“Finally breaking ground on our new ski lodge was a surreal moment,” said Robin Dawes, chair, Williams Lake Cross Country Ski Club. “This project has brought together many enthusiastic volunteers, supporting community members and businesses. Bringing the new facility to fruition will be a truly inspiring community effort. Once complete, the lodge will be a cozy space, ideal for hosting events and for skiers to warm up after time on the trails or for parents to spend time together while children participate in lessons.”

As the ski area gained popularity in recent years, thanks in part to a robust introduction to skiing program with Williams Lake schools, the need for a better-equipped indoor space became even more apparent.

“As often happens with a successful initiative, the popularity began to strain the volunteers and facilities,” wrote a Williams Lake resident in a letter of support for the project. “As a result, the club finds itself requiring significant infrastructure upgrades to accommodate significantly increased skier numbers.”

The new community space will dramatically enhance the skiing and snowshoeing experience for those seeking affordable outdoor activity during the winter months. This will benefit residents and support labour attraction and retention in the Cariboo. For those visiting the area, they will have a comfortable place to warm up after time on the trails, develop social connections with other recreationalists and develop their skills.

“We anticipate that this project will increase club membership and encourage more Cariboo residents to take-up this low cost winter sport,” said Dawes. “With its completion we will join our skiing neighbours from 100 Mile and Quesnel in being able to offer wonderful facilities as well as wonderful trails and it will create an outstanding destination skiing corridor attractive to visitors near and far. I can’t express how excited we are.”

Skiers gather outside the former lodge, a 1980 Atco trailer.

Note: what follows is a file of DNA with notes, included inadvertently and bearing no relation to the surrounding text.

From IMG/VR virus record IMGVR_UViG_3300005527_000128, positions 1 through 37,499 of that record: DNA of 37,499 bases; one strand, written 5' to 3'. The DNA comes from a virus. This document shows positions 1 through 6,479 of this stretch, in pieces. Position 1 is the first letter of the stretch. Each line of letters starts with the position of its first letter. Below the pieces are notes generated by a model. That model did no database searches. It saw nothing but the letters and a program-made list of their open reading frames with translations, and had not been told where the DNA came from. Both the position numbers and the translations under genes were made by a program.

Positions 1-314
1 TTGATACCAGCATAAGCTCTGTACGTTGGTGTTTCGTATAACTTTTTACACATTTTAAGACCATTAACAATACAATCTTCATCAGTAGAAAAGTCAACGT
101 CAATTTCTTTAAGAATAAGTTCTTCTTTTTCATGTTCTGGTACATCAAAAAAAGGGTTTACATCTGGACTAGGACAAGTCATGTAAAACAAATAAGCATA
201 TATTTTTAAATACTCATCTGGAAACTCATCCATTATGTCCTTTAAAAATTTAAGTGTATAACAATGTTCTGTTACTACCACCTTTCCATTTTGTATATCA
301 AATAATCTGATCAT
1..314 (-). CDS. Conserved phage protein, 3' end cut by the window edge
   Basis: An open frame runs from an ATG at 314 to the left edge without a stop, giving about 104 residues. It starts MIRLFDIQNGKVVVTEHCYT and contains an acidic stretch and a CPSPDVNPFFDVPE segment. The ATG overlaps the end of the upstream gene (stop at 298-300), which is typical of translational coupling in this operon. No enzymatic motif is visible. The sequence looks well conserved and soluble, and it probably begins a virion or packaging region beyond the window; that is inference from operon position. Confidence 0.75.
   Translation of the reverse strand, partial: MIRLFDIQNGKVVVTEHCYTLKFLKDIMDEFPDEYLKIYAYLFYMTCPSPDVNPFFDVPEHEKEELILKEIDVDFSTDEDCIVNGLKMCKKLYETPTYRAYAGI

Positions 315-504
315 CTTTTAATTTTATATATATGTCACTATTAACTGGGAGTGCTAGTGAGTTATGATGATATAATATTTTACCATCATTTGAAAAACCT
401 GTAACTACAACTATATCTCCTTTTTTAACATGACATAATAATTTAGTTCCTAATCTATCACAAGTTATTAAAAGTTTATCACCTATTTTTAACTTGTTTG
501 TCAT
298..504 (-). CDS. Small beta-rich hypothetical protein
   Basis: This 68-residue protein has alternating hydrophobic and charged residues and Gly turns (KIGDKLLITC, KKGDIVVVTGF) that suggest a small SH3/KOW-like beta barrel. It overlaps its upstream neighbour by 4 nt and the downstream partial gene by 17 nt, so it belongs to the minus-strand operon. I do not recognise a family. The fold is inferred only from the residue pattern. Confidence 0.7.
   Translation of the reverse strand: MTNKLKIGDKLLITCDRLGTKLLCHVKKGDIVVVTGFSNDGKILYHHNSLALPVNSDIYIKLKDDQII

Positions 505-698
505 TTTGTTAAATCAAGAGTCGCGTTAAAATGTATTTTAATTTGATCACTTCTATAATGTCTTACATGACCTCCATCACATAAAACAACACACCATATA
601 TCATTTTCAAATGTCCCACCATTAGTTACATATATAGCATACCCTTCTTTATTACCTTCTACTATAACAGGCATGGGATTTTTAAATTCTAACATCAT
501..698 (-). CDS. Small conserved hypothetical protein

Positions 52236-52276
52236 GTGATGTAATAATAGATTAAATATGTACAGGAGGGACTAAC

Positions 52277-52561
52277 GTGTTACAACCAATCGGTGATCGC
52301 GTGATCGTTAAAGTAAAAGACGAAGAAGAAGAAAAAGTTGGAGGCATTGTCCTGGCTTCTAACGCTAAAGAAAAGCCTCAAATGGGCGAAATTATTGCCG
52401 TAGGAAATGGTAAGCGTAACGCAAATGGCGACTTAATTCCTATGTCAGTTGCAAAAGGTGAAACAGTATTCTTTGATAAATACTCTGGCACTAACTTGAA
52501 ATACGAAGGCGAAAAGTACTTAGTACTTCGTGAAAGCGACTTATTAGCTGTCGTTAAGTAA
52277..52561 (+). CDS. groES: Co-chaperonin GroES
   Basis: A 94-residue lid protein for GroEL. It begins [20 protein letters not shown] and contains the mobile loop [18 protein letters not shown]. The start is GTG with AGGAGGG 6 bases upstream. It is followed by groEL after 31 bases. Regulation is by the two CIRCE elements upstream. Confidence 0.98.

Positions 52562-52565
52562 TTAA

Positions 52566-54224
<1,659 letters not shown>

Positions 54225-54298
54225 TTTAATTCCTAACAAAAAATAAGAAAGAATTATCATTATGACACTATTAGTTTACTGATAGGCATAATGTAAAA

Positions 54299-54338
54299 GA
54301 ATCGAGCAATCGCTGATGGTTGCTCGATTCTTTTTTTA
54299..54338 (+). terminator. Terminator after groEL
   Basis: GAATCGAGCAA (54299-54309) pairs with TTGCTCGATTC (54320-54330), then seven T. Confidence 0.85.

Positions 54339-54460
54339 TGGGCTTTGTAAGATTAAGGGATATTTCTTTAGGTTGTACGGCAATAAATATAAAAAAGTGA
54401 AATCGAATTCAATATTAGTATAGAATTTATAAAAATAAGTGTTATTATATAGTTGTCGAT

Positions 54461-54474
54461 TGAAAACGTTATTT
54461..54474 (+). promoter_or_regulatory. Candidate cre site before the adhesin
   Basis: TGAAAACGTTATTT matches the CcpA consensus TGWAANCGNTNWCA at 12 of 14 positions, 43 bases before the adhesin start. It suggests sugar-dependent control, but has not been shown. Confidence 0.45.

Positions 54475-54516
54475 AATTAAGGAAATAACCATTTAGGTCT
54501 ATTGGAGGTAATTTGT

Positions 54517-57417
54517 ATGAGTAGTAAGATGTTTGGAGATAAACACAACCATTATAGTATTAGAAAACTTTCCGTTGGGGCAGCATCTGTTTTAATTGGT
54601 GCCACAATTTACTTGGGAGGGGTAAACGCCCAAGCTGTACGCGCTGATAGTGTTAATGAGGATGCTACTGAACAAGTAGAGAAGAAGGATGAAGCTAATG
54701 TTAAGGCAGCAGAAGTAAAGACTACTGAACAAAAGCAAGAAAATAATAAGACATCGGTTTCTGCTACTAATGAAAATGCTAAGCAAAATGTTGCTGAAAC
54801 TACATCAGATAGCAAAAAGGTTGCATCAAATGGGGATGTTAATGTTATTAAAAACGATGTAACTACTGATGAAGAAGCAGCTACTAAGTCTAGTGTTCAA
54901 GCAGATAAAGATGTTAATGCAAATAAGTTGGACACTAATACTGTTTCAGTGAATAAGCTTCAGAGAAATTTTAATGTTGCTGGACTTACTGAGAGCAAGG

The universally accessible, two-storey building replaces a wood-heated 1980 Atco trailer which did not provide adequate space for programing and equipment rentals. The addition of plumbing allows for an accessible bathroom to be included on both floors of the lodge, alongside a kitchen which will create new revenue generating opportunities. The walkout basement will provide a spacious ski rental space.

The lodge on January 11, 2023.

The lodge’s construction is progressing quickly, with much internal work being done and a recent inspection gave the go-ahead for drywall to be installed. Outside, the porch footings are about to be poured.

Northern Development supported this project by approving a $279,399 Recreation Infrastructure grant in February 2022.

Some of the completed homes.
All photos: Town of Smithers

The Town of Smithers celebrated the completion of a multi-family residential development in September 2022. This marks the first privately-initiated development in the community in nearly a decade, which was completed with financial help through Northern Development’s Northern Housing Incentive grant program.

“Thanks to the Northern Housing Incentive Project, the developer of 3030 Pacific Street was able to ensure the affordability of the project, with all 12 units being sold prior to the project’s completion in September 2022,” said Smithers Deputy Mayor Frank Wray. “This new housing is of critical importance, as securing adequate and affordable housing has become an increasingly challenging task in the area in recent years.”

The new homes were eagerly anticipated by area residents, with all 12 units receiving purchase offers well before the project was completed and all being sold by September. The townhouse complex increases housing diversity in the Bulkley Valley and help ease entry into the housing market for first time buyers.